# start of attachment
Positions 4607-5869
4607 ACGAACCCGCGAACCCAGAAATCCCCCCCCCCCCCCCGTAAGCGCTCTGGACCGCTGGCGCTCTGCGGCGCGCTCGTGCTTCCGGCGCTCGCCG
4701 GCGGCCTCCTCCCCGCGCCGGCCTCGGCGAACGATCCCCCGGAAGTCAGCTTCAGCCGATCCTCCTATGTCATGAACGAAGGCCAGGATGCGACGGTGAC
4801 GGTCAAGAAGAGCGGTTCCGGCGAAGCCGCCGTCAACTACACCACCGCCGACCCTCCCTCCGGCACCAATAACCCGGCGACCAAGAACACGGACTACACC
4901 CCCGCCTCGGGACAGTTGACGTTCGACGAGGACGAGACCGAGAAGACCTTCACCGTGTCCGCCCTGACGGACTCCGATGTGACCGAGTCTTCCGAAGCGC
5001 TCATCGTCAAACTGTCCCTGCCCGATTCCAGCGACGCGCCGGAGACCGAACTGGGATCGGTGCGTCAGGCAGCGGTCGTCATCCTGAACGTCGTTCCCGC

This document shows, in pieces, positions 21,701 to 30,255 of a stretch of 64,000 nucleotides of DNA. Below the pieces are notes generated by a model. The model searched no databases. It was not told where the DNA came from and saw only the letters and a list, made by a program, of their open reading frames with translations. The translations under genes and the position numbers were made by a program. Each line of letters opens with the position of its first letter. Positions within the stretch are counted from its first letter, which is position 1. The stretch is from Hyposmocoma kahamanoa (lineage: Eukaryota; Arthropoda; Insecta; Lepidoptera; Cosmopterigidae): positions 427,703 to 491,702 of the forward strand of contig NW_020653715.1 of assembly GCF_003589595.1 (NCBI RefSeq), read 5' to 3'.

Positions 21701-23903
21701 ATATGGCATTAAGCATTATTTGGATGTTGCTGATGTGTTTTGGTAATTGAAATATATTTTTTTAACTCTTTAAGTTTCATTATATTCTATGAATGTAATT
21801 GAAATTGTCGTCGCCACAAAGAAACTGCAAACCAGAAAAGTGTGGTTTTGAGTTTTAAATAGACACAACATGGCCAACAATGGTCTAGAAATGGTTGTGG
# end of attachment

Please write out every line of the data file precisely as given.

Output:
Positions 4607-5869
4607 ACGAACCCGCGAACCCAGAAATCCCCCCCCCCCCCCCGTAAGCGCTCTGGACCGCTGGCGCTCTGCGGCGCGCTCGTGCTTCCGGCGCTCGCCG
4701 GCGGCCTCCTCCCCGCGCCGGCCTCGGCGAACGATCCCCCGGAAGTCAGCTTCAGCCGATCCTCCTATGTCATGAACGAAGGCCAGGATGCGACGGTGAC
4801 GGTCAAGAAGAGCGGTTCCGGCGAAGCCGCCGTCAACTACACCACCGCCGACCCTCCCTCCGGCACCAATAACCCGGCGACCAAGAACACGGACTACACC
4901 CCCGCCTCGGGACAGTTGACGTTCGACGAGGACGAGACCGAGAAGACCTTCACCGTGTCCGCCCTGACGGACTCCGATGTGACCGAGTCTTCCGAAGCGC
5001 TCATCGTCAAACTGTCCCTGCCCGATTCCAGCGACGCGCCGGAGACCGAACTGGGATCGGTGCGTCAGGCAGCGGTCGTCATCCTGAACGTCGTTCCCGC

This document shows, in pieces, positions 21,701 to 30,255 of a stretch of 64,000 nucleotides of DNA. Below the pieces are notes generated by a model. The model searched no databases. It was not told where the DNA came from and saw only the letters and a list, made by a program, of their open reading frames with translations. The translations under genes and the position numbers were made by a program. Each line of letters opens with the position of its first letter. Positions within the stretch are counted from its first letter, which is position 1. The stretch is from Hyposmocoma kahamanoa (lineage: Eukaryota; Arthropoda; Insecta; Lepidoptera; Cosmopterigidae): positions 427,703 to 491,702 of the forward strand of contig NW_020653715.1 of assembly GCF_003589595.1 (NCBI RefSeq), read 5' to 3'.

Positions 21701-23903
21701 ATATGGCATTAAGCATTATTTGGATGTTGCTGATGTGTTTTGGTAATTGAAATATATTTTTTTAACTCTTTAAGTTTCATTATATTCTATGAATGTAATT
21801 GAAATTGTCGTCGCCACAAAGAAACTGCAAACCAGAAAAGTGTGGTTTTGAGTTTTAAATAGACACAACATGGCCAACAATGGTCTAGAAATGGTTGTGG